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Bartini VVA-14

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Published on Aug 21, 2008

The Bartini Beriev VVA-14 Vertikal`no-Vzletayuschaya Amphibia (vertical take-off amphibious aircraft) was developed in the Soviet Union during the 1970s. Designed to be able to take-off from the water and fly at high speed over long distances, It was to make true flights at high altitude, but also have the capability of 'flying' efficiently just above the sea surface, using ground effect. The VVA-14 was designed by Robert Bartini in answer to a perceived requirement to destroy US Navy Polaris missile submarines.

After extensive research, including the development of the small prototype Be-1 wing in ground effect aircraft, the first VVA-14 prototype was completed in 1972. Its first flight was from a conventional runway on 4th September 1972.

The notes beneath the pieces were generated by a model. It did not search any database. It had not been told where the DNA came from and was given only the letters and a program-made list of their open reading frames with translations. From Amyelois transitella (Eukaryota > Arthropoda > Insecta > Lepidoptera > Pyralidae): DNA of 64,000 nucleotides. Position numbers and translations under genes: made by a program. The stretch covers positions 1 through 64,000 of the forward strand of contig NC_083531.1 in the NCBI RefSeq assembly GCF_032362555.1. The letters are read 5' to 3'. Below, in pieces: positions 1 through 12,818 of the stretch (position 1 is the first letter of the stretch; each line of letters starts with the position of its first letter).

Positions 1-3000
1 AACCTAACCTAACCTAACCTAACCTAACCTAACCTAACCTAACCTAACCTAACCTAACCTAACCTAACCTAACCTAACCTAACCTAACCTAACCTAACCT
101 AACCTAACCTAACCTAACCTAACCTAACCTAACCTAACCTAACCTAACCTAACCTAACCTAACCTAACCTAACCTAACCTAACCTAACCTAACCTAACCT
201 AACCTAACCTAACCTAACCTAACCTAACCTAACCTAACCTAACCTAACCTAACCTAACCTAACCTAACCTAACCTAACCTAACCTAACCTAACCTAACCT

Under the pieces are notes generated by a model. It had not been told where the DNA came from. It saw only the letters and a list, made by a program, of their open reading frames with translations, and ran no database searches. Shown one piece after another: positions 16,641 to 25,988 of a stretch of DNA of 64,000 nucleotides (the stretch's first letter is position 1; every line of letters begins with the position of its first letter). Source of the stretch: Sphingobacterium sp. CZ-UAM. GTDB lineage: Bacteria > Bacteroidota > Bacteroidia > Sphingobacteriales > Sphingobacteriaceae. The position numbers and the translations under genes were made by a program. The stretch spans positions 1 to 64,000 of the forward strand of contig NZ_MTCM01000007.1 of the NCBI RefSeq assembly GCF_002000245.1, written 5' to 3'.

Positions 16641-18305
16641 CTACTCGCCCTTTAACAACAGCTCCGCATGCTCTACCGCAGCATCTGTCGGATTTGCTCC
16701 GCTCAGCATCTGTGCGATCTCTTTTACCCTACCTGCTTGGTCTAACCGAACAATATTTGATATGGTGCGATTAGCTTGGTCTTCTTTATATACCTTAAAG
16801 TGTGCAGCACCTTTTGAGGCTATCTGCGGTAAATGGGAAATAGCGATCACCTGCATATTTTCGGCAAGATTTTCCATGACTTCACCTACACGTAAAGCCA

In 1974 the inflatable pontoons were installed, though their operation caused many problems. Flotation and water taxi tests followed, culminating in the start of flight testing of the amphibious aircraft on 11th June 1975.

The inflatable pontoons were later replaced by rigid pontoons, whilst the fuselage was lengthened and the starting engines added. This incarnation was given the designation VVA-14M1P. However, the bureau tasked with supplying the intended battery of 12 RD-36-35PR lift engines did not deliver, and this made VTOL testing impossible.

After Bartini's death in 1974, the project slowed and eventually drew to a close, the aircraft having conducted 107 flights, with a total flight time of 103 hours. The only remaining VVA-14, No. 19172, was retired to the Russian Federation Central Air Force Museum, Monino in 1987. The aircraft still resides at the museum in a dismantled state, where it carries the number '10687' and 'Aeroflot'.

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